With a body-only price of £3,199/$3,198, the third generation of the A7R came as a surprise to Sony’s own photo studio, who labelled most of the product pictures release on Wednesday as ‘A7RM2’ instead of ‘A7RIII’. We’ve changed the filenames on our system, but countless mediafolk of the future will be confused. They do after . . . → Read More: Sony A7RIII – more than a skin deep upgrade
There’s a lot of noise about the Nikon D850 right now but few direct comparisons. One problem I have with some early reports is that new D850 owners are most likely to be existing D810 or perhaps D750 or D5 owners. Any comparisons are therefore being made with earlier Nikon sensors.
Recently a Nikon ambassador . . . → Read More: Sony A7RII versus Nikon D850 – noise
Sony has today released the details of the updated A99II, using a 42MP sensor and 5-axis stabilisation to match the A7RII. It does not appear to have retained GPS and the paragraph highlighted in red later on indicates a weasel-worded possible get out for this – it may not embed GPS in the image . . . → Read More: Sony launches A99II at photokina
Sony’s A7R II has a unique position in the mirrorless ILC world, creating the largest image files at over 42 megapixels from an in-body five axis stabilised sensor with exceptional performance given by backside illuminated CMOS.
My reviews in print of the Sony A7R II have now appeared, in the British Journal of Photography, . . . → Read More: Sony A7R II review by David Kilpatrick
Hasselblad HV from B&H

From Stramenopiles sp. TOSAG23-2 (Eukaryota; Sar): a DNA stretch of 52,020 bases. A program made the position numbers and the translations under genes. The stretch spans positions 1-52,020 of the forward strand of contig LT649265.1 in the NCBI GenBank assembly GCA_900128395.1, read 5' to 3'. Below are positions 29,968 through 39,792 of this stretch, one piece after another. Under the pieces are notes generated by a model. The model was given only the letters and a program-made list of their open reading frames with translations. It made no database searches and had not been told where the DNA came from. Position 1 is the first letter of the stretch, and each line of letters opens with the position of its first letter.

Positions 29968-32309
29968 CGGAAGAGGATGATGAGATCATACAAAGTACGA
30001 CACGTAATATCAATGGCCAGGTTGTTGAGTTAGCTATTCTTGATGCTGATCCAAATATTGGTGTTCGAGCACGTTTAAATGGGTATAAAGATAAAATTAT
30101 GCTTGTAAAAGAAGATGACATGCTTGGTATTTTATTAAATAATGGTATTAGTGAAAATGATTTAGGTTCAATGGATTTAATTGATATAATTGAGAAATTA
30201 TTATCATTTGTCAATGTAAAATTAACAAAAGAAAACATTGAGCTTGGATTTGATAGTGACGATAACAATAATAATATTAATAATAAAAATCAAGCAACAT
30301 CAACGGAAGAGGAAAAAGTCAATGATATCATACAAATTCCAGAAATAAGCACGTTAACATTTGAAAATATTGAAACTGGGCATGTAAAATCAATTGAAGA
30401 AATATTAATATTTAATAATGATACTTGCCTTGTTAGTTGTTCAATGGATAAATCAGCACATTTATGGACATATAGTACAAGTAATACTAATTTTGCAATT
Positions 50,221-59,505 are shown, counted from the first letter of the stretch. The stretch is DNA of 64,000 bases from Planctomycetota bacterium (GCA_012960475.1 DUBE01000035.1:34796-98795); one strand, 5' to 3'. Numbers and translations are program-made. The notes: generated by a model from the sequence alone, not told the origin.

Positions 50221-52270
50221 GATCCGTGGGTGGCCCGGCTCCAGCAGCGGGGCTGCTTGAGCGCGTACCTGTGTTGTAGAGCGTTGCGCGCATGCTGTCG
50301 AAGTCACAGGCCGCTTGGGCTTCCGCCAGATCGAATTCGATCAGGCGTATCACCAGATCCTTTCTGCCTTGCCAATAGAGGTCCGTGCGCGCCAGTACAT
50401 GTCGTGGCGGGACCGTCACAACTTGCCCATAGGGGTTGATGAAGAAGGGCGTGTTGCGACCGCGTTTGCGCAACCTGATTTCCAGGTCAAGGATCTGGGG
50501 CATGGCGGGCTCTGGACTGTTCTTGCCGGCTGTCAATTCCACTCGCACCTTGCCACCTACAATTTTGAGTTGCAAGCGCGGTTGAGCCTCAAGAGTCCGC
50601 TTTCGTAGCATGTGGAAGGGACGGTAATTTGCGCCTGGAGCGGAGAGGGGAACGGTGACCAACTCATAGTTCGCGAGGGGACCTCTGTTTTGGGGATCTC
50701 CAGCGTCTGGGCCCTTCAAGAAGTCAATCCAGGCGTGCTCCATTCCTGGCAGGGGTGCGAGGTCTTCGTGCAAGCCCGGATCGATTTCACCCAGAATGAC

I feel slightly sick… I’ve spent so much on buying and replacing successive Sony A7 series cameras and their lenses that I can’t just buy this outright, which I would love to do. I sold my A99 to get the A7R (subsequently replaced by A7II, and now by A7R II) . . . → Read More: B&H has Hasselblad HV offer again
It’s been a while since my last review of Sony products here, and not because I have been inactive. The truth is that I’ve spent so much on Sony kit 24/7 working has been necessary, including a good few reviews and tests of the A7RII and lenses appearing elsewhere. It’s a real issue, I now . . . → Read More: Low-cost macro for the A7 series
We’ve had news of the new Sigma Art HSM high speed wide angle full frame zoom – 24-35mm f/2.
It will be available in Nikon, Canon and Sigma mounts only (release date not yet confirmed) according to Sigma in the UK.
Note that this will be a bit of monster with its 82mm filter . . . → Read More: No FE or A mount for new Sigma 24-35mm f/2
(Updated June 15th after press conference)
The new Sony A7R II is the camera I’ve been waiting for, which everyone has predicted, and which seems to tick every box without having a huge price label on its own. I find the $3,200 (UK coinfirmed £2,600) matches its stated specifications well. Others may disagree, but . . . → Read More: Sony A7R II, RX10 II, RX100 IV – making everything else obsolete
I guess it’s time to publish another field test review of the Alpha 7R despite rarely having used the camera in anger, or in any state other than anger. It arrived in late November and caught me at a time when I was not going anywhere or doing anything, nothing was happening and the weather . . . → Read More: Sony Alpha 7R – the Swiss Army Knife camera
The launch of and initial reaction to Sony’s Alpha 99 has been spoiled, for many, by the overpricing of the camera generally and to a greater degree in some key markets. The promise of the SLT design, and Sony’s move away from flapping mirrors and optical prisms with their associated collimation and alignment, was . . . → Read More: Sony’s Alpha 99 – mastery wrapped in dilemma